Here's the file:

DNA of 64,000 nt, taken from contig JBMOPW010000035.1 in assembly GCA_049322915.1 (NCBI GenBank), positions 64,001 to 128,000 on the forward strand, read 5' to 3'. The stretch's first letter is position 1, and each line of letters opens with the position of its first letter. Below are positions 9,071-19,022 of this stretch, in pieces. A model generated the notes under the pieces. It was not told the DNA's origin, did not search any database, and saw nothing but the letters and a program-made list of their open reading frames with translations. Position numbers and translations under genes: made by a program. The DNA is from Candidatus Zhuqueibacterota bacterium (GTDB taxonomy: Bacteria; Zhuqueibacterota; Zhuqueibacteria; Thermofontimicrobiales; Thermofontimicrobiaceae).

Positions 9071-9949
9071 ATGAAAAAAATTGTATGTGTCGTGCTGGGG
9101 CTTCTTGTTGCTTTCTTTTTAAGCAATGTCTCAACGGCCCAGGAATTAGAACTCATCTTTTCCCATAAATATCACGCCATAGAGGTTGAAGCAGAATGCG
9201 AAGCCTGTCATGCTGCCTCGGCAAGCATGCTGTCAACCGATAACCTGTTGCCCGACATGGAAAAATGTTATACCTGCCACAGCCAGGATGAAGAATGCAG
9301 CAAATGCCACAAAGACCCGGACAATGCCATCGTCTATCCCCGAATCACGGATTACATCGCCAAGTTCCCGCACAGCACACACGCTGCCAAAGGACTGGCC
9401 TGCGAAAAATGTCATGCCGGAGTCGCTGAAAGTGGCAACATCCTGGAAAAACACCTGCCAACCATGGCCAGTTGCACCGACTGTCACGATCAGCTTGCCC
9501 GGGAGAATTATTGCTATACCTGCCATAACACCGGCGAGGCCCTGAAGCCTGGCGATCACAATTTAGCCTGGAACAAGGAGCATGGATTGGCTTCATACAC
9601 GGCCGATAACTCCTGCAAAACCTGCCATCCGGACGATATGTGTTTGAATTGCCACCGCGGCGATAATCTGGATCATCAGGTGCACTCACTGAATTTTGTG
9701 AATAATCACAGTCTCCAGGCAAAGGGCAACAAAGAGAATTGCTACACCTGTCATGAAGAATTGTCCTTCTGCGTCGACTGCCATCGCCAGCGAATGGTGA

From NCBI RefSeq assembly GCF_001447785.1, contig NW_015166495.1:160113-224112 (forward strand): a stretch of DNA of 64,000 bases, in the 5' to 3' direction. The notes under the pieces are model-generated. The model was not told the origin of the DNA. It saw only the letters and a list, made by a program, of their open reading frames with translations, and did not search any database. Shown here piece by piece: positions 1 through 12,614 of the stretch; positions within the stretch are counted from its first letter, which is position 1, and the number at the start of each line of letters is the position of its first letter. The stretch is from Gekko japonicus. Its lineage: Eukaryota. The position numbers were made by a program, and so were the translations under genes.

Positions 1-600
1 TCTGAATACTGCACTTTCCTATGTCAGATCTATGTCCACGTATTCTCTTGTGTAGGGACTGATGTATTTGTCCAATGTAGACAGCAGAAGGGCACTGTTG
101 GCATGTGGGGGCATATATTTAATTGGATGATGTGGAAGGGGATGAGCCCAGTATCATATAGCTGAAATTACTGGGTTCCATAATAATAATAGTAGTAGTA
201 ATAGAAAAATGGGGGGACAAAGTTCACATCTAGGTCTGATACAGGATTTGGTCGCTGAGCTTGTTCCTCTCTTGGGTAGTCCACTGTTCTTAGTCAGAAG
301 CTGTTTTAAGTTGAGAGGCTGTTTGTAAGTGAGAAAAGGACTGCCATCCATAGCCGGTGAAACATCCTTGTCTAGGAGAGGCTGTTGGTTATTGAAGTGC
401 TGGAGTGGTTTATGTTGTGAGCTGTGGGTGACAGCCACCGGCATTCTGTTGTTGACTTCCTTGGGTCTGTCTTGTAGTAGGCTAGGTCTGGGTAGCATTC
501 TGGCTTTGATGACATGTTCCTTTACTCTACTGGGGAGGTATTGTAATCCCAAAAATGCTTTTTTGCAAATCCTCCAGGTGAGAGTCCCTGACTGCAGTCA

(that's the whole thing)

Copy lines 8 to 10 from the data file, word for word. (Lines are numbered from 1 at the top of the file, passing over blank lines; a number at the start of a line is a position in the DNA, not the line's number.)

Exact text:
9501 GGGAGAATTATTGCTATACCTGCCATAACACCGGCGAGGCCCTGAAGCCTGGCGATCACAATTTAGCCTGGAACAAGGAGCATGGATTGGCTTCATACAC
9601 GGCCGATAACTCCTGCAAAACCTGCCATCCGGACGATATGTGTTTGAATTGCCACCGCGGCGATAATCTGGATCATCAGGTGCACTCACTGAATTTTGTG
9701 AATAATCACAGTCTCCAGGCAAAGGGCAACAAAGAGAATTGCTACACCTGTCATGAAGAATTGTCCTTCTGCGTCGACTGCCATCGCCAGCGAATGGTGA